Making best interests significant for children who offend: a Scottish perspective

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The United Nations Convention on the Rights of the Child (‘CRC’) is the most ratified treaty in the world. Through rights, therefore, it offers uniform protection and priority to almost all of the world’s population aged under 18. As part of this, the Article 3 ‘best interests’ rubric holds out the promise of ‘really good’ decisions for children being taken by public bodies, courts and tribunals. This chapter considers the application of Article 3 to children who offend looking both at how it is applied and how it ought to apply in their cases. The chapter’s key argument is that Article 3 mandates ‘really good’ outcomes for all children including, equally, for those who do wrong, a position which is fully supported by the Committee on the Rights of the Child. The paper will firstly consider the negative perception of children who offend in relation to their rights. It will then turn to the terms of Article 3 itself and examine the ways in which it is incorporated into Scots law as it applies to offenders, and its application. Finally it will look at recent research reports compiled by the Centre for Youth and Criminal Justice and by the Scottish Children’s Reporter Administration which shed some light on young peoples’ own views of decision-making allegedly in their best interests. Overall, it concludes that the terms of Article 3 provide the framework to offer and achieve much more in terms of outcome than is currently the case.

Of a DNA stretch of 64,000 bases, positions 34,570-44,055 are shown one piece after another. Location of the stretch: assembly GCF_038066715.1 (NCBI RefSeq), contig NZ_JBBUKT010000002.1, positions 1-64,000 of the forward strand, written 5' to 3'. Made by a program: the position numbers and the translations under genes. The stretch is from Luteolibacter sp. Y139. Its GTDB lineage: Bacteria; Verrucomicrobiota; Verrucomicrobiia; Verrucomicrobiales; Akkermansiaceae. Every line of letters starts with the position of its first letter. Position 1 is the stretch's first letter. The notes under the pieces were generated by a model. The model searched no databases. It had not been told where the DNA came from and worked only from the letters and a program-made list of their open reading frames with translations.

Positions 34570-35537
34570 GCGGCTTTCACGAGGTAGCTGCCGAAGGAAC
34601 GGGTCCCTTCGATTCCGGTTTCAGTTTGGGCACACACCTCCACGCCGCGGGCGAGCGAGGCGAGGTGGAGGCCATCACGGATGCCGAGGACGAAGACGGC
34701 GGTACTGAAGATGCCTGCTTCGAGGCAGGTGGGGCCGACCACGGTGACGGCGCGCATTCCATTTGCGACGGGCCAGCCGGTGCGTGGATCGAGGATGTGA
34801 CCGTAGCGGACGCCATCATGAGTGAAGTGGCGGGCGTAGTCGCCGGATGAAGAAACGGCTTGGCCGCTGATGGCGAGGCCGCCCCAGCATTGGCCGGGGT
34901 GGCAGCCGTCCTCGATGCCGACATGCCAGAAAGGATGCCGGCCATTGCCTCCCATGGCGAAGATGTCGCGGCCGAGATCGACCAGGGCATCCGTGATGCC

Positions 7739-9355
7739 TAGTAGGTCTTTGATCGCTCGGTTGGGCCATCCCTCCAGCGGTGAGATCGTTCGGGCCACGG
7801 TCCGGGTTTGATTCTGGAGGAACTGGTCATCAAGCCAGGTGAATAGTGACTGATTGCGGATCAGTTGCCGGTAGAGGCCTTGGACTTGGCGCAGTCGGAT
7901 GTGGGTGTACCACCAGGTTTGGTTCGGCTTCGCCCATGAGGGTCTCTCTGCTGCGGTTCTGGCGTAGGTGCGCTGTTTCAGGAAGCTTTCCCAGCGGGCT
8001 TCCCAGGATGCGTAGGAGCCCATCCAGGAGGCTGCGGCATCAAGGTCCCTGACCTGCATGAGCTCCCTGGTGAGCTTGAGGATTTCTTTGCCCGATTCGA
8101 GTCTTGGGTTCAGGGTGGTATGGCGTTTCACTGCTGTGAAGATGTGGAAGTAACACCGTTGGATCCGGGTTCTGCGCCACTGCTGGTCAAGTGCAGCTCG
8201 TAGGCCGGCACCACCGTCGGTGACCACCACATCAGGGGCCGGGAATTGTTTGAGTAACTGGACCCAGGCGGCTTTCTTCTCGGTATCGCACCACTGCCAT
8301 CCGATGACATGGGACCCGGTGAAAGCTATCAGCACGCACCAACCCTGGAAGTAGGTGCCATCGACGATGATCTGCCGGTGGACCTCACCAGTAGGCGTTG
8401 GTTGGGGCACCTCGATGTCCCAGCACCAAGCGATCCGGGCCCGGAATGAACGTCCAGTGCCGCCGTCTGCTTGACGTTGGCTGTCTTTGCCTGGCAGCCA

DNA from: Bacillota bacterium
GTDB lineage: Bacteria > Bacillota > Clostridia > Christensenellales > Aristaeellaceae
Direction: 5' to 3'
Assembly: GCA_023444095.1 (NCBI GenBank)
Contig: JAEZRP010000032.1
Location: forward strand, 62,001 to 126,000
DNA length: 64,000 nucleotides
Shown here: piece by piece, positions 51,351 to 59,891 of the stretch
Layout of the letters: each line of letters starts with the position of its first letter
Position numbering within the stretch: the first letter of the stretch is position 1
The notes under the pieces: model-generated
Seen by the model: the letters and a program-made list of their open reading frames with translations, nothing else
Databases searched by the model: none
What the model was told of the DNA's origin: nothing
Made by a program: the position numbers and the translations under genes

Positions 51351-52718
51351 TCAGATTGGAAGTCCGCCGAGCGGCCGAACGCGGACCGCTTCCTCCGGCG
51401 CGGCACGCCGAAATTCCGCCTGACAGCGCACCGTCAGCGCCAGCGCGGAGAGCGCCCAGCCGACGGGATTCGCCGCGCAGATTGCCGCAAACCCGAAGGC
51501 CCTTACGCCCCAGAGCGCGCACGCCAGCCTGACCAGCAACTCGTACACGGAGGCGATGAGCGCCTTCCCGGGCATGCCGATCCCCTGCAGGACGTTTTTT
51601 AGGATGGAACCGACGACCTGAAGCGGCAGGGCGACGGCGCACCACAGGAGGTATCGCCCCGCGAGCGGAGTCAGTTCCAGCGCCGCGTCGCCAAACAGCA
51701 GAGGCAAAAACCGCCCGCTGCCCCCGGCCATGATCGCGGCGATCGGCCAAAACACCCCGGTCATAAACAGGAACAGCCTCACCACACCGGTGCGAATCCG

Original languageEnglish
Title of host publicationImplementing Article 3 of the United Nations Convention on the Rights of the Child
Subtitle of host publicationBest Interests, Welfare and Well-being
EditorsElaine Sutherland, Lesley-Anne Barnes-MacFarlane
Place of PublicationCambridge
PublisherCambridge University Press
ISBN (Print)9781107158252
Publication statusPublished - 31 Dec 2016


  • childhood and crime
  • children who offend
  • children's rights
  • article 3 UNCRC
  • best interests

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